We're All in Need of Some Therapy, Right?

Hands-On Therapy is free today through Dec 30th on Amazon. Happy Holidays, all!


White Lady ~ Jessica Bell


To celebrate the release of Jessica Bell's latest novel, WHITE LADY, she is giving away an e-copy (mobi, ePub, or PDF) to the first person to correctly guess the one true statement in the three statements below. To clarify, two statements are lies, and one is true:

The first novel Jessica Bell remembers reading was ...
a. The Faraway Tree, by Enid Blyton
b. The Babysitter’s Club, by Ann M. Martin
c. The Neverending Story, by Michael Ende

What do you think? Which one is true? Write your guess in the comments, along with your email address. Comments will close in 48 hours. If no-one guesses correctly within in 48 hours, comments will stay open until someone does.

Want more chances to win? You have until October 31 to visit all the blogs where Jessica will share a different set of true and false statements on each one. Remember, each blog is open to comments for 48 hours only from the time of posting.

If you win, you will be notified by email with instructions on how to download the book.

Click HERE to see the list of blogs.


*This novel contains coarse language, violence, and sexual themes.

Sonia yearns for sharp objects and blood. But now that she's rehabilitating herself as a "normal" mother and mathematics teacher, it's time to stop dreaming about slicing people's throats.

While being the wife of Melbourne's leading drug lord and simultaneously dating his best mate is not ideal, she's determined to make it work.

It does work. Until Mia, her lover's daughter, starts exchanging saliva with her son, Mick. They plan to commit a crime behind Sonia's back. It isn't long before she finds out and gets involved to protect them.

But is protecting the kids really Sonia's motive?

Click HERE to view the book trailer.
Click HERE for purchase links.

Jessica Bell, a thirty-something Australian-native contemporary fiction author, poet and singer/songwriter/guitarist, is the Publishing Editor of Vine Leaves Literary Journal and the director of the Homeric Writers' Retreat & Workshop on the Greek island of Ithaca. She makes a living as a writer/editor for English Language Teaching Publishers worldwide, such as Pearson Education, HarperCollins, MacMillan Education, Education First and Cengage Learning.

Connect with Jessica online:


Another Freebie

In case you missed it last time, Hands-On Therapy will be free on Amazon all weekend. Yep, Friday through Sunday. I was feeling generous. Mostly due to how unbelievably generous all of you were during its last promo weekend--all the tweets/retweets and Facebook shares. Thank you so much. I feel beyond blessed to be a part of this amazing writing community.

Have a wonderful weekend.

Enjoy Incubus. (There has to be another die hard out there that gets that! Anyone?)


Secrets Of Honor

I'm excited to share in the cover reveal for Carol's latest novel Secrets of Honor. It's so pretty. Just love the color choices!

By the end of a long evening working as a special set of eyes for the presidential security detail, all Kat Marengo wants is to kick off her shoes and stash two not-really-stolen rings in a secure spot. Plus, maybe sleep with Dave Krizak. No, make that definitely sleep with Dave Krizak. The next morning, she wishes her new top priorities were so simple.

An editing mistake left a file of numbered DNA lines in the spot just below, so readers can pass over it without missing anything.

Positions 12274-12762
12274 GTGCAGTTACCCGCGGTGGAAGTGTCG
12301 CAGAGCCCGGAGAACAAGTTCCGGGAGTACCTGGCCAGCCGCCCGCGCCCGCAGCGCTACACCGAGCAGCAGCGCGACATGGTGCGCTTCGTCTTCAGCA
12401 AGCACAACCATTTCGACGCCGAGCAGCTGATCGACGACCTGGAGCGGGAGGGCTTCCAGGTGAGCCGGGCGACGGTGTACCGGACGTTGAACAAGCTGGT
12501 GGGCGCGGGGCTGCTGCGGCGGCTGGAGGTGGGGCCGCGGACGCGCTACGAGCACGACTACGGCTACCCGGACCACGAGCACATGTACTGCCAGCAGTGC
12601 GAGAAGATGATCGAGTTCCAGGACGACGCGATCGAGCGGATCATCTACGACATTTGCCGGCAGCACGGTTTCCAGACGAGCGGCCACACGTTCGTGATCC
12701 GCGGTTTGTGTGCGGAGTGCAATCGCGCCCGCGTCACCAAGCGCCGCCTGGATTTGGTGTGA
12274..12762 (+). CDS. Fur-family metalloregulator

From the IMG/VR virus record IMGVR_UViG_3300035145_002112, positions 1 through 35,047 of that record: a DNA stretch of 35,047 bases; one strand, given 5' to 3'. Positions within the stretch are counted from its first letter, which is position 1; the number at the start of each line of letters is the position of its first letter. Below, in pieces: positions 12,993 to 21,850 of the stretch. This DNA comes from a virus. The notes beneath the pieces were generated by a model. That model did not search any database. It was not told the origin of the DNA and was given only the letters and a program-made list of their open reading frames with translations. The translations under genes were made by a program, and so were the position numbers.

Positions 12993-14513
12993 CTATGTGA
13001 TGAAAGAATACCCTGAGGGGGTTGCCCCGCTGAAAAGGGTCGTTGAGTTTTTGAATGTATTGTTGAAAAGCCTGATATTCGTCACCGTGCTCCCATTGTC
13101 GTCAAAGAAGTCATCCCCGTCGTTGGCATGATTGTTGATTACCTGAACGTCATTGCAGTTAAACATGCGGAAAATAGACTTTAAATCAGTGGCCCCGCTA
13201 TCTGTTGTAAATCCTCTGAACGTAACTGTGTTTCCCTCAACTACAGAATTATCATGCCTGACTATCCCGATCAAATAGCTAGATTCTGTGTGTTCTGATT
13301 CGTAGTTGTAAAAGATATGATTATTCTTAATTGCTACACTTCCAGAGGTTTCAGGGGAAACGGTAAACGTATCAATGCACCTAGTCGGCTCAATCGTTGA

As an operative for a covert agency buried in the depths of the Department of Homeland Security, Kat is asked to participate in a matter of life or death—locate a kidnapped girl believed to be held in Corpus Christi, Texas. Since the person doing the asking is the wife of the president and the girl is the daughter of the first lady’s dearest friend, it’s hard to say no.
Kat and Dave quickly learn the real stakes are higher than they or the first lady believed and will require more than any of them bargained for.
The kicker? They have twenty-four hours to find the girl—or the matter of life or death will become more than a possibility.

Carol writes grocery lists, texts to her family, new lyrics to old songs for her dogs, love notes to her husband, and novels for herself. And for you. In between, she blogs weekly at Under the Tiki Hut and is active on Facebook and Twitter.
She sees mystery and subterfuge everywhere. And she’s a sucker for a good love story—especially ones with humor and mystery. Crime Fiction with a Kiss gives her the latitude to mix and match throughout the broad mystery and romance genres. Having flexibility makes her heart happy.

You can connect with Carol and her books here:



Hey everyone! *waves* I'd planned to be back in the beginning of May but somehow every year forget that May-early June is a span in which I barely have time to breathe let alone blog, Facebook, Twitter, and write. Among other stuff. I can't promise I will get around to commenting but will read blogs and reply to comments here.

I promised I'd follow up on my Self Lovin' Bloghop with a couple things that stood out to me in all the posts.

One was the commonality of what writers named as their strength. There were only about 3 things across the board: characterization, dialogue, and voice. There were one or two other things mentioned but, for the most part, those were the big ones. And all strengths to be proud of in writing. (A handful of folks participated but didn't sign up--you can find them in the comment section of the original linked post.)

The thing that stuck out (yes, like a sore thumb, y'all!) was that 90% of the posts also named what is was the person thought they did poorly. Or gave almost an apology before moving on to the strength. As in "I think I'm good at x, BUT..." I'm no innocent in this! I started to do the same thing before forcing myself to delete the preface.

Why is so darn hard to give oneself props? I know it isn't specific to the writing community but it sure seems to be prevalent here.